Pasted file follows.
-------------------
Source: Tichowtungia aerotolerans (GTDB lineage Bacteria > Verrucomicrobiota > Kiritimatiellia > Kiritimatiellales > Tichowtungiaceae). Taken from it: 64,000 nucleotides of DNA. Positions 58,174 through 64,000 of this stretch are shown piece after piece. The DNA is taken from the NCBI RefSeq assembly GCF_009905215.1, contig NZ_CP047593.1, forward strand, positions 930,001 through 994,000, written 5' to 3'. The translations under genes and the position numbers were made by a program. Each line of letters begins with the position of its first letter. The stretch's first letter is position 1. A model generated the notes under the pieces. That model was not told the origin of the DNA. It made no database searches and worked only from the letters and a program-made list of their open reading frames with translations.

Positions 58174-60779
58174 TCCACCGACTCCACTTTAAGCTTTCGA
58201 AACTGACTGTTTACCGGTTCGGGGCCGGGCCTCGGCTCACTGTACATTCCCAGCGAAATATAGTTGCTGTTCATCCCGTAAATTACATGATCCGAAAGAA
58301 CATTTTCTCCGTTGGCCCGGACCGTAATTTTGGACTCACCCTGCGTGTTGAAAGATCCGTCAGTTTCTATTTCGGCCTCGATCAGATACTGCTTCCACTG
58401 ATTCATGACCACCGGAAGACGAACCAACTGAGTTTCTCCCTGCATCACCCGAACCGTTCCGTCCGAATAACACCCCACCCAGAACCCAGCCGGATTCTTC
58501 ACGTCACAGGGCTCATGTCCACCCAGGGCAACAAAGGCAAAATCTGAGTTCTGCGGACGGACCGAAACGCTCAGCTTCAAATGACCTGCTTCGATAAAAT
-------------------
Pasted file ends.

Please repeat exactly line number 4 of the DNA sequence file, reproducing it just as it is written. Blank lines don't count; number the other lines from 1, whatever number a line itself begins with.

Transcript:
58201 AACTGACTGTTTACCGGTTCGGGGCCGGGCCTCGGCTCACTGTACATTCCCAGCGAAATATAGTTGCTGTTCATCCCGTAAATTACATGATCCGAAAGAA